But some, he hopes, might say to themselves that they "really haven't taken marriage as seriously as we ought to," and will undertake both personal efforts to shore up their relationships and begin to demand that state government act to "stabilize families."
Clearer church-state divide
Reverend Deborah Davis-Johnson, pastor of Immanuel Baptist Church in Portland and a member of Maine's Religious Coalition for Freedom to Marry, thinks the boundary between church and state will continue to become clearer. "Likely people will have separated the religious ceremony of marriage from the legal ceremony," she says. Some of that may come, she suggests, from clergy who, in efforts to treat all couples equally, regardless of sexuality, will eventually decline to sign state-issued marriage licenses, choosing rather to conduct religious marriage ceremonies and send couples to state or local government representatives for the legal certification process.
End to 'marriage control'
Mark Henkel, founder of TruthBearer.org, an Old Orchard Beach-based group promoting "Christian polygamy," says conservatives will continue to object to same-sex marriage, and predicts they will ultimately come around to his perspective: that governmental "marriage control" of any kind should end. "Both sides are redefining marriage," he says, either as one-man-one-woman, or any-two-adults; both, he says, discriminate against polygamists. He hopes government will eventually get entirely out of determining what is or is not a marriage, so long as it is between "unrelated consenting adults."
Betsy Smith, executive director of Equality Maine, a leader in the push for same-sex marriage, is mostly thinking about the referendum fight, which to her is an effort to protect "fairness and equality for all Maine families."
She sees hope as young people, who "don't understand what the big deal is" and quite strongly, as a demographic group, support same-sex marriage, grow into political power that will continue that protection. (She also predicts "a big boost" for Maine's economy in wedding tourism.)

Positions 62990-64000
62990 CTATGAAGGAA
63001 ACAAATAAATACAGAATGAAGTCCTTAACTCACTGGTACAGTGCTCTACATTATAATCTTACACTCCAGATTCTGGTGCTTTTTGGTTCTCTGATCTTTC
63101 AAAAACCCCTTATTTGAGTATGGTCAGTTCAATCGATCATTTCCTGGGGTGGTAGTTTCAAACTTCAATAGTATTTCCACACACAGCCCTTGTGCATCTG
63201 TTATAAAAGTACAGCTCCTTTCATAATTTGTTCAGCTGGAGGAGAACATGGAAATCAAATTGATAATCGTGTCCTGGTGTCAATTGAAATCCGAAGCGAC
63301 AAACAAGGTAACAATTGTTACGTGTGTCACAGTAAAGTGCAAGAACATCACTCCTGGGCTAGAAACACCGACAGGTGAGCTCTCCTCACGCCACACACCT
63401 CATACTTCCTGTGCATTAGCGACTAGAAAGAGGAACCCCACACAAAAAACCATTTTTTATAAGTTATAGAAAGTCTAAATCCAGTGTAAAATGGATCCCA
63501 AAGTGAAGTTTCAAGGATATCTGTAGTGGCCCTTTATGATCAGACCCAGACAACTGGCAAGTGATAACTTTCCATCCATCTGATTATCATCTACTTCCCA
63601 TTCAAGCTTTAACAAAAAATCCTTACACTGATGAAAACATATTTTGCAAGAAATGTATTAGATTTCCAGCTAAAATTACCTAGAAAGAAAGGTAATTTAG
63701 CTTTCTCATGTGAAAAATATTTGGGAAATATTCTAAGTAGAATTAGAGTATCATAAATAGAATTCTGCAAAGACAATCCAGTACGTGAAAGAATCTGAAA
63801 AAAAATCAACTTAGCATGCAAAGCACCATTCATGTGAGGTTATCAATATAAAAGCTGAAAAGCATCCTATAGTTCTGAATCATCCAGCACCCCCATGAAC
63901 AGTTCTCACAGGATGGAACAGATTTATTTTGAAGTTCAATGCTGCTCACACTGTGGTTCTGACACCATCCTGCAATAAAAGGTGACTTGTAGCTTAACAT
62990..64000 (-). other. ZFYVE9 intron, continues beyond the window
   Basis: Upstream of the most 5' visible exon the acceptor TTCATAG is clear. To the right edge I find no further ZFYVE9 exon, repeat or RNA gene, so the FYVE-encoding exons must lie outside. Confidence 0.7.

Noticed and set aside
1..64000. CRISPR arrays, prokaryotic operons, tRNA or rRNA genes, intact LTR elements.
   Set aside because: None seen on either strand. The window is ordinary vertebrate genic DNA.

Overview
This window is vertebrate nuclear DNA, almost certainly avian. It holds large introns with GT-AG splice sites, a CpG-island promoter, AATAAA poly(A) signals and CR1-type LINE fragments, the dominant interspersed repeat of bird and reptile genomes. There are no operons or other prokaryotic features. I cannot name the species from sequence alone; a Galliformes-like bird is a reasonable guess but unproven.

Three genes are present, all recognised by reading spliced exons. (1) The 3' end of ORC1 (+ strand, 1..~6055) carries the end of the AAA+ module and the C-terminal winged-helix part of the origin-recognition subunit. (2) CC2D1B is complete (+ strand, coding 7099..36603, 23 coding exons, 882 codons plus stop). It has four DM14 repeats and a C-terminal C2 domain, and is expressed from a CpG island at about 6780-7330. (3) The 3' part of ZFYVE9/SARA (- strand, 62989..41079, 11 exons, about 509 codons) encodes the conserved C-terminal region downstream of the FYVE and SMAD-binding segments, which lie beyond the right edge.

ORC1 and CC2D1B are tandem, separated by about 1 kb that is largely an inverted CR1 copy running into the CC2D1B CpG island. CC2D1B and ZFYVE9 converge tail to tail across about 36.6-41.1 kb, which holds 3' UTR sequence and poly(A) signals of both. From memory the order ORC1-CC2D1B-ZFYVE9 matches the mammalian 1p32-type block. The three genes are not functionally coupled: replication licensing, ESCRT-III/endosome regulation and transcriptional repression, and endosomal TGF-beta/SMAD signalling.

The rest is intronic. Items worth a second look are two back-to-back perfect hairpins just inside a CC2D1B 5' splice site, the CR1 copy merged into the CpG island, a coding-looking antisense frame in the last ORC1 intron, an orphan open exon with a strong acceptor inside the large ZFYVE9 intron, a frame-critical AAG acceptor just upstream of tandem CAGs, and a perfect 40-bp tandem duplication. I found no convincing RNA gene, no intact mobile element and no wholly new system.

"I don't think it'll be anything anybody's interested in anymore," says Reverend Stephen Carnahan, pastor of the Open House Church in Portland and a member of the Religious Coalition for Freedom to Marry. "Everyone will have found that it doesn't actually cause Armageddon."
While opponents fear "the end of marriage in Maine," he suggests that what they will find is that "even if they still disagree with it, they'll realize that it's not going to destroy things."
'Ongoing cultural divide'
Marc Mutty, the public affairs director for the Roman Catholic Diocese of Portland, expects success for the people's veto effort he is helping to lead, but says it won't be the end of the road, saying gay-rights activists will continue to push for same-sex marriage, in Maine, in other states, and at the federal level. "I expect this to be an ongoing cultural divide for years to come," he says, though he hopes that the people's veto will end most of the political debate, at least for a while. And, for his part, Mutty hints that if the veto fails, there won't be a next step.
Jeff Inglis is pretty disappointed that Michael Heath didn't call back with an answer, like he said he would. Attention Heath and others: Jeff can be reached at firstname.lastname@example.org.
Predictions from Portland's Best Comic and Psychic